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4tonns
11-18-2009, 01:28 PM
I have been thinking aobut getting a new smoker this winter and narrowed the choice down to a Stumps or a Backwoods smoker. Both look very good to me. I would like any information that would help me make a decision. I do a few IBCA comps and backyard cooking.


Thanks

bocephus
11-18-2009, 03:16 PM
I don't really know much, but I know I love my stumps clone Big 36x36x24 cooking area,5 shelves so 30 square feet of cooking area, Holds around 18 lbs of coal, and cooks at 225 for close to 18 hours on it. Hold temp well, and works great, my only complaint is how long the dang thing takes to get up to temp... hair dryer mod works though.

Bamabuzzard
11-18-2009, 03:33 PM
I own a Backwoods patio unit that has since been discontinued by Mike the owner of Backwoods. The "Chubby" unit took it's place. I just recently bought a Stumps "Baby" unit back in the Summer.

Backwoods and Stumps both put out great smokers but for me I like the Stumps better. Mainly because of not having to have the water pan. Backwoods uses a water pan. And before anyone says it I know. You can cook without the water pan. But the smoker was designed and built to cook with a water pan. I've got a buddy that has the Chubby and he loves it. He has no complaints, doesn't mind the water pan stuff and he'd tell you he'd take a Backwoods all day. Backwoods seems to make their inner dimensions on their cookers a bit too small for my taste. Stumps normally gives you two extra inches in depth and width when it comes to inside dimensions. That was another thing that swung me toward Stumps. That extra two inches means MORE AIR FLOW which when it comes to smoking meat can be a big thing.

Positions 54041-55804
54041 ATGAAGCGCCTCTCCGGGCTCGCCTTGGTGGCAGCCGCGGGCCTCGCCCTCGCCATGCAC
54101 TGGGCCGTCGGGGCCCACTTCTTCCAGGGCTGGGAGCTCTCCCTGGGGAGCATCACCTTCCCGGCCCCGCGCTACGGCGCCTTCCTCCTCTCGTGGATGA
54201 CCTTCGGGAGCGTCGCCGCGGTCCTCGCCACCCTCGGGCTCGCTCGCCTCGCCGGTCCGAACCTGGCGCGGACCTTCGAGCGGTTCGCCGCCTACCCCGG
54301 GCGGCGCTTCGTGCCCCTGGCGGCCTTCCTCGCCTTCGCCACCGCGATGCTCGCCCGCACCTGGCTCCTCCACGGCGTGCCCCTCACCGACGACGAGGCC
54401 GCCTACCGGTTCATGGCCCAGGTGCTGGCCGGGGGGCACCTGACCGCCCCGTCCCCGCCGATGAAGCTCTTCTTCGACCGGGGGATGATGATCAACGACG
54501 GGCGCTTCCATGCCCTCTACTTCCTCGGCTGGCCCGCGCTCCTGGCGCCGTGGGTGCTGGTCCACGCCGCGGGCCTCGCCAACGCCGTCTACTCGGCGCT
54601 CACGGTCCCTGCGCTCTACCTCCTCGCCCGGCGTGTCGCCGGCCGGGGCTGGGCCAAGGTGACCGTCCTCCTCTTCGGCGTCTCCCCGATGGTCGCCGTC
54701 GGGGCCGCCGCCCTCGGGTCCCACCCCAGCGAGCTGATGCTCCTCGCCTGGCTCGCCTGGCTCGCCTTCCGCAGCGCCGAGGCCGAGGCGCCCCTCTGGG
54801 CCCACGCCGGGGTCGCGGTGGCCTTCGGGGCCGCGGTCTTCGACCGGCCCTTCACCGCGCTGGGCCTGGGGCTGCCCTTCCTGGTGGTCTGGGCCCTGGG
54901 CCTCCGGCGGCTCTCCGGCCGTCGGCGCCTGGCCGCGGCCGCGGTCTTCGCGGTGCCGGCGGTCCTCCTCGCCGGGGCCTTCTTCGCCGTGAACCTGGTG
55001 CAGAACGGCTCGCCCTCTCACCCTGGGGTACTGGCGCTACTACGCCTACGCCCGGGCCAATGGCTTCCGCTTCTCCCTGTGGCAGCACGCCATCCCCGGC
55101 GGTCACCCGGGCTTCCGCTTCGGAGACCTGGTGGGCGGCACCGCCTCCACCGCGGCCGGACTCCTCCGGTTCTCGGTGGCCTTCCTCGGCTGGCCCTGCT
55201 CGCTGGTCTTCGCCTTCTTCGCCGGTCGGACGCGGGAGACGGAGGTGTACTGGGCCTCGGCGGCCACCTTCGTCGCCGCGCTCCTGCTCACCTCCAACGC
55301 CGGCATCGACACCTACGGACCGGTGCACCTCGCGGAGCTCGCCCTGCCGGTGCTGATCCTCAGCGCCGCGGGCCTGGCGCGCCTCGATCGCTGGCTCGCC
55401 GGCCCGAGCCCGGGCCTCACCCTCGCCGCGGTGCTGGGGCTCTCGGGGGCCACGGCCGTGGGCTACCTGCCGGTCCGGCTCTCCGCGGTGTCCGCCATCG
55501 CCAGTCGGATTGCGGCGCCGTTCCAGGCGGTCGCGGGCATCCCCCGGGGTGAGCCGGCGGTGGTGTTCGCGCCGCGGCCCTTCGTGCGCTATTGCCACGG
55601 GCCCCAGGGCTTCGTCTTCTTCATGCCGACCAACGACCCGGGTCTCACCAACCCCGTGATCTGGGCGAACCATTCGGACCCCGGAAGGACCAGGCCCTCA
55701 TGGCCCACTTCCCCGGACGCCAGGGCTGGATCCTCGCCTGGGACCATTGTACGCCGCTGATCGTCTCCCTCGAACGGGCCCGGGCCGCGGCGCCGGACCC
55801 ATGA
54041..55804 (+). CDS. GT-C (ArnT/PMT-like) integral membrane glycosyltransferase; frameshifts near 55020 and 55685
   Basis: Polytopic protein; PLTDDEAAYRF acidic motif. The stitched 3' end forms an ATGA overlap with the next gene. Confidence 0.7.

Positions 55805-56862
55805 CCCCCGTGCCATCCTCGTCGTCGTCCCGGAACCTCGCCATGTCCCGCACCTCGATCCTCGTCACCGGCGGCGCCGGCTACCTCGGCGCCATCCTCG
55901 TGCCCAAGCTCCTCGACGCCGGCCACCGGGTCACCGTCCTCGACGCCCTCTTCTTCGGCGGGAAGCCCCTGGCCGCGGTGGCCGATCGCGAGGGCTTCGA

But, do your homework, ask 'lots of questions but you can't go wrong with either one of these types of smokers.

TN_BBQ
11-18-2009, 04:43 PM
... hair dryer mod works though.

For real? I been working on dismantling my old gasser to make a pre-heater (takes nearly an hour to pre-heat my BWS now).

Might have to give the hair dryer a try.

I think (so do the Memphis in May judges) Backwoods Smokers make some mighty fine BBQ.